Soil for the Seed of a Vocation Call

Blog by Sr. Maidung Nguyen, OP

Spring and summer are good times for gardening. In early Spring, I planted flowers. I also grew vegetable seeds in small pots. Every day, I searched for a bit of green showing up, then gradually, I saw young leaves. Later, I saw some of their roots at the bottom of the pots; I knew that these plants needed more space and soil to grow. When removing them from the tiny jars, I saw roots curling around the pot wall, which signifies that these little plants in small pots need more space to expand, grow, and bear fruit. I stirred the soil in my garden and put fertilizer in. Then, I transferred these plants to this soil and watered them. I hope that my garden this year will have a lot of garden veggies.

Gardening reminds me of my vocation call. When I was young, God planted a vocation seed into this small pot of a girl. This small pot helped germinate this call. With the basic faith foundation, the root of this call began to curl and form according to the shape of the small pot. Then, at a particular time, God invited me to consider joining a religious order. I heard the voice saying, “it is time for your encircled roots to expand and time for your call to grow and bear fruit.” Through a discernment process, I said “Yes” to let God transfer me from this small pot to the soil of the Dominican Sisters of Peace to fulfil what God said.

The fertile soil of the Dominican Sisters of Peace has given me space to grow. My roots begin to uncurl, daring to step out of my comfort zone to stretch out as far as possible. My leaves grow and absorb air, water, and elements from earth, allowing me to dance with the life around me.

Yes, this religious life opens my heart and mind, allowing me to touch the absolute love of God, both at personal and communal levels, helping me to be deeply rooted in my faith foundation and heritages. My community helps me to expand my knowledge and passion on mission and understanding in spirituality as I pursue higher education, which is important in my ministry.  In community, I also have opportunities to build different friendships and to be exposed to various ways of life through these connections and sharing.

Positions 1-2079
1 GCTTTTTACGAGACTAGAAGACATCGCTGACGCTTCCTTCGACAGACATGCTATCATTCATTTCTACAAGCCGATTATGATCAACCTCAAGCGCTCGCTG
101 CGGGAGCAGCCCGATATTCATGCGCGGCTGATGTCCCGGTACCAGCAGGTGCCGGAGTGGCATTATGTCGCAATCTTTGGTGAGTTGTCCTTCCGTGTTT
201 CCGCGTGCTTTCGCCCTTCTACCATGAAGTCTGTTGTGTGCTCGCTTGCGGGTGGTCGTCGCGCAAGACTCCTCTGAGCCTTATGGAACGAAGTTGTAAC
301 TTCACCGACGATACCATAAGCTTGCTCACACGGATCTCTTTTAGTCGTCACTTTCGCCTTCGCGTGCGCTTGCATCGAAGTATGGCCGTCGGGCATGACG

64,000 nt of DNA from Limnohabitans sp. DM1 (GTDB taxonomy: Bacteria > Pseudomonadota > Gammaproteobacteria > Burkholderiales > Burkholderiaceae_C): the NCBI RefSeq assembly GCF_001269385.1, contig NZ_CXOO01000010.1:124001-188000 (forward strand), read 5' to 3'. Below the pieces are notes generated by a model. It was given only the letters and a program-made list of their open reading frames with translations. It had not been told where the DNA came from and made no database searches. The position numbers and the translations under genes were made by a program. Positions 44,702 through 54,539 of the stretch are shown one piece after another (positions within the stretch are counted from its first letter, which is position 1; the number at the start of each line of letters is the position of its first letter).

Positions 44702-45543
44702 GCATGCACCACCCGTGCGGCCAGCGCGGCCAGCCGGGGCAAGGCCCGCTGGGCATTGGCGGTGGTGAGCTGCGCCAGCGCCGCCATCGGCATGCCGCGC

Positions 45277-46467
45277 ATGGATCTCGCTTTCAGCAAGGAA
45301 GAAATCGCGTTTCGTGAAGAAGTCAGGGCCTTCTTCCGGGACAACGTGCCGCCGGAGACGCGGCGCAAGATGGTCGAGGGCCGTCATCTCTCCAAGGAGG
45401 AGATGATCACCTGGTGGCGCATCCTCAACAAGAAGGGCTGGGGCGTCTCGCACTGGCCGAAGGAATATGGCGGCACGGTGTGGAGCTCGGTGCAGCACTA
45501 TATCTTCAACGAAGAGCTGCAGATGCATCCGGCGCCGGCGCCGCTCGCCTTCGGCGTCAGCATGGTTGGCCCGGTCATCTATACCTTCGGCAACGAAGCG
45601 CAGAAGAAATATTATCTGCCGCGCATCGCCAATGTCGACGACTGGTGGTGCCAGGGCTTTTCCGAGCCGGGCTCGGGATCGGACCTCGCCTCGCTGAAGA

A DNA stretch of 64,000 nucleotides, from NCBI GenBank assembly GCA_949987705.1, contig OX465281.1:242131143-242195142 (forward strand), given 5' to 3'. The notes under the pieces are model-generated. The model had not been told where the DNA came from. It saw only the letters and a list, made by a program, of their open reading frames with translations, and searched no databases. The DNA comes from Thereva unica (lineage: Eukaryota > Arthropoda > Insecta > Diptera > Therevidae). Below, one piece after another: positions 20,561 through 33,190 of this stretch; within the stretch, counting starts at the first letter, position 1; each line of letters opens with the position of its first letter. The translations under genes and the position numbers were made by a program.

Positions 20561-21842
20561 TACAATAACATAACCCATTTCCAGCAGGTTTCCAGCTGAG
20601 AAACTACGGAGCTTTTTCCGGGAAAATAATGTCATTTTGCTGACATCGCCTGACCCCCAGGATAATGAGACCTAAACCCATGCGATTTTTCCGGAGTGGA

Religious life teaches me how to use my time to reflect, to be mindful, and to integrate what I have received, shared, and been exposed to for the mission. Being touched by the interconnectedness of God’s creations on various levels, this life encourages me to trust in God’s providence, envision and embrace a future full of hope. Hope gives me the energy I need for the mission of God on earth.  I see religious life as a call to live a prophetic life. Within this lifestyle, we grow to know ourselves better, are encouraged to expand our roots in many directions and to see our interconnections with each other and God’s creations. We share life’s realities with love and compassion for one another and seek to be united in God with our mind, heart, and spirit. All that we do is done for the glory of God on earth and for God’s mission.

Religious life is beautiful and is worth exploring to see what might sprout, especially within the soil of the community of the Dominican Sisters of Peace. If you feel a call to expand your life or are curious about this life and want to explore this life, I invite you to participate in our Mission for Peace event on June 22-27 in Kansas. Please contact the vocation team for more information about religious life or this event.

Posted in News, Vocations Blog

7 responses to “Soil for the Seed of a Vocation Call

  1. Dear Maidung,

    What beautiful, deep, spiritual thoughts. They have me reflecting on them!

  2. Yes, our Human Life grows and expanse much like the plant kingdom. Mai-dung, you expressed the process and parallel well. Yet, outside forces also help or hinder our growth as we strive to bear the best fruits as your vegetables and flower. God is our Master Gardener.

  3. Thank you, Mai-Dung, for this message re vocation using the images of seed, planting and growing. You have a way of connecting nature to the spiritual life.

  4. Mai-Dung, I love the way you articulate the joys and practical blessings of religious life! I’m so glad that your roots were transplanted into our soil!

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